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February 21, 2022 2:06 pm
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Children’s Gaming Platform Removes ‘Disturbing’ Nazi Concentration Camp ‘Experience’ With Gas Chambers

avatar by Shiryn Ghermezian

The entrance to Auschwitz-Birkenau in Poland. Photo: Wikimedia Commons.

A free online gaming platform popular with young children around the world has removed a game called “Camp Concentration” that featured virtual Nazi soldiers, gas chambers, and dead bodies.

Roblox said in a statement over the weekend to Mail on Sunday that it has “zero tolerance for content or behaviors that promote or glorify extremism, including antisemitism,” and that it has “removed the experiences in question and banned the individuals who created them.”

Roblox allows users to design and create games, as well as pick avatars and play games developed by others. There are millions of games to choose from on the website, including ones in which players pretend to work at a pizzeria, explore the ocean in a submarine, adopt a virtual pet, and take part in a “murder mystery” challenge.

In 2020, Roblox told Bloomberg that two-thirds of children in the United States between the ages of nine and 12 use its platform. The children’s charity 5Rights estimated that half of British children between the ages of six and nine play on the platform at least once a week.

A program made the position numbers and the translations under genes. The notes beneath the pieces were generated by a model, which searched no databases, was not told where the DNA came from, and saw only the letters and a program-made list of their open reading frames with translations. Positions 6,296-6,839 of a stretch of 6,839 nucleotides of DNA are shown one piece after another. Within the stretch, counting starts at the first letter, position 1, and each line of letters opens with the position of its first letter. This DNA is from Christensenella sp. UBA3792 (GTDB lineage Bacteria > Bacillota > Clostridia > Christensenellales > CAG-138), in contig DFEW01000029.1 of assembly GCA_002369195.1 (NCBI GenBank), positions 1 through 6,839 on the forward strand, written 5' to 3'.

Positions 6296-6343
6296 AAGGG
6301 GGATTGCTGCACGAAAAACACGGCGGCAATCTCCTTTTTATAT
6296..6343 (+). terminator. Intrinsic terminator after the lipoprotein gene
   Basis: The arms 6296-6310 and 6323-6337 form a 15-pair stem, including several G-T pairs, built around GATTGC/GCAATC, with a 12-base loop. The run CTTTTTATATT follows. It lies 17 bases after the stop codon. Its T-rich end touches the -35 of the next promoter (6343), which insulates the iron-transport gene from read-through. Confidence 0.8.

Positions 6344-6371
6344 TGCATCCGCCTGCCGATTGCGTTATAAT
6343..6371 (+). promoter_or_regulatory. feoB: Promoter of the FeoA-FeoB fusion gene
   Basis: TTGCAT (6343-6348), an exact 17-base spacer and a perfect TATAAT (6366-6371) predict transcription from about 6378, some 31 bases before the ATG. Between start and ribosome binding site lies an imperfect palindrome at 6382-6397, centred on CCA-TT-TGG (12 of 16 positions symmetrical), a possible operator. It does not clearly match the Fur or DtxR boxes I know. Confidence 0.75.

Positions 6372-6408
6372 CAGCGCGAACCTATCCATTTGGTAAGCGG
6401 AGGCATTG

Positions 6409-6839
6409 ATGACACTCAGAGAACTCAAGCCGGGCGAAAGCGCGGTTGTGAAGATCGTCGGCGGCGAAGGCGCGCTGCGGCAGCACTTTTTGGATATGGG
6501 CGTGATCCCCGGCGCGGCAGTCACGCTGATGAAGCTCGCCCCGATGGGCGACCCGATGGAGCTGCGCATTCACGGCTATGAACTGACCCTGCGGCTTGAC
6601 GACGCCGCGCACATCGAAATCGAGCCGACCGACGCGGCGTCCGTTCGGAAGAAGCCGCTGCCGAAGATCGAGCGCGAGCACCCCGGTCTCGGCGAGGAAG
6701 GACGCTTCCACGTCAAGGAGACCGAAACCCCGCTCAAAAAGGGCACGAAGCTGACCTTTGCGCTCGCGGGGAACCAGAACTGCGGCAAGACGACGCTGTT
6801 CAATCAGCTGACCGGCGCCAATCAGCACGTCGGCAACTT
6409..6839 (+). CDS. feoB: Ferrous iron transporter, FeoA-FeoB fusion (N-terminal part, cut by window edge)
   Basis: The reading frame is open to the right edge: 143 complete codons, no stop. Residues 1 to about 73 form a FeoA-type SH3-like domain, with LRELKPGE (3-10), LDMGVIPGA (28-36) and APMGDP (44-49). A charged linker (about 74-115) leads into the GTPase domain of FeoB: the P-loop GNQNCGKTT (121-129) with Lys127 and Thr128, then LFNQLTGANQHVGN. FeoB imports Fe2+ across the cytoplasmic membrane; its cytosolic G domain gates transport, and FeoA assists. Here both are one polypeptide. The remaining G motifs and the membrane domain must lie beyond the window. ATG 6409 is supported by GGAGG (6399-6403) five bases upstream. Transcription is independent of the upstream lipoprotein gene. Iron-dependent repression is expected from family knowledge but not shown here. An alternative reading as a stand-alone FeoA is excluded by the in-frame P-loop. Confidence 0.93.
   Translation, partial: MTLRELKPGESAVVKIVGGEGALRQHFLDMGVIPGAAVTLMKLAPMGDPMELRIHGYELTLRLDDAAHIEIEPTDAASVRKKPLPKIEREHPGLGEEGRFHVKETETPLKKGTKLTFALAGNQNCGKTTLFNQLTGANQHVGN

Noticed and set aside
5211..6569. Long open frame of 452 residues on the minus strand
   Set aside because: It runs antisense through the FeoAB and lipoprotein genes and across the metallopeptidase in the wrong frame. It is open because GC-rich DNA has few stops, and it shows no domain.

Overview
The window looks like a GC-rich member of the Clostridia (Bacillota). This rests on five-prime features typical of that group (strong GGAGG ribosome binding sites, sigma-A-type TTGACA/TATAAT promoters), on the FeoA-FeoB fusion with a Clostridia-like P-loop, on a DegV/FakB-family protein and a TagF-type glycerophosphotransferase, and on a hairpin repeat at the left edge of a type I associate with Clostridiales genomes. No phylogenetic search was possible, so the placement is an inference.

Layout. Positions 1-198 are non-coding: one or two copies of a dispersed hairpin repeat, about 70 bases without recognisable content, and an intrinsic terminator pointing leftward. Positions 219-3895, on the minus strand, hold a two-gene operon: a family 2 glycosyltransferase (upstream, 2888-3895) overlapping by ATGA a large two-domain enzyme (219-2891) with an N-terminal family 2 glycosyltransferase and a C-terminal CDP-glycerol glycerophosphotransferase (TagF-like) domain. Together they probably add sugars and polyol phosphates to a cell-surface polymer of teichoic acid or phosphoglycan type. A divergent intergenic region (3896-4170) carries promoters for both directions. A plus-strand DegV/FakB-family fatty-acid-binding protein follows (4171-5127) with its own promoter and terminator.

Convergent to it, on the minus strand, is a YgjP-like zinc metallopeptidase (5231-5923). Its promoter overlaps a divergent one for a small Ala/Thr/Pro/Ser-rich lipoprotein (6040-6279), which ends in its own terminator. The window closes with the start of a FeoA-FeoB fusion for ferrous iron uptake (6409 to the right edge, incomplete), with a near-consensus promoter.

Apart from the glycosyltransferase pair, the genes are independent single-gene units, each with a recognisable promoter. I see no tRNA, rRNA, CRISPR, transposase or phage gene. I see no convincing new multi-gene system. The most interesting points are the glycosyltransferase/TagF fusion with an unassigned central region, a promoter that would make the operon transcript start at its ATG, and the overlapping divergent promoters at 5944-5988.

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In the game “Concentration Camp,” users were able to enter a room and click “execute” to release deadly gas from shower heads, Mail on Sunday reported. The game included a funeral pyre of dead avatars; German flags and a German cross hanging outside watch towers with avatars dressed in Nazi uniforms; and statues of soldiers with guns, prisoners, and a crematorium oven, according to the paper.

Players were also able to access cell blocks and lock their avatar inside to “experience” what prisoners faced in Nazi concentration camps. Outside the camp was a railway that seemed to invoke the trains that transported millions of Jews during the Holocaust.

“We are horrified to hear of Nazi rooms featuring dead bodies and gas chambers,” Tanya Carter, spokesperson of the UK’s Safe Schools Alliance campaign group, said on Friday night. “This is particularly disturbing in a climate of rising antisemitism.”

“There are serious safeguarding issues with the trauma this could cause to children,” she added. “Parents must be aware of what their children are up to online and talk to them about pitfalls, schools must educate children about online harms, and the government must take action against those that host unsuitable platforms and the predatory adults that frequent them.”

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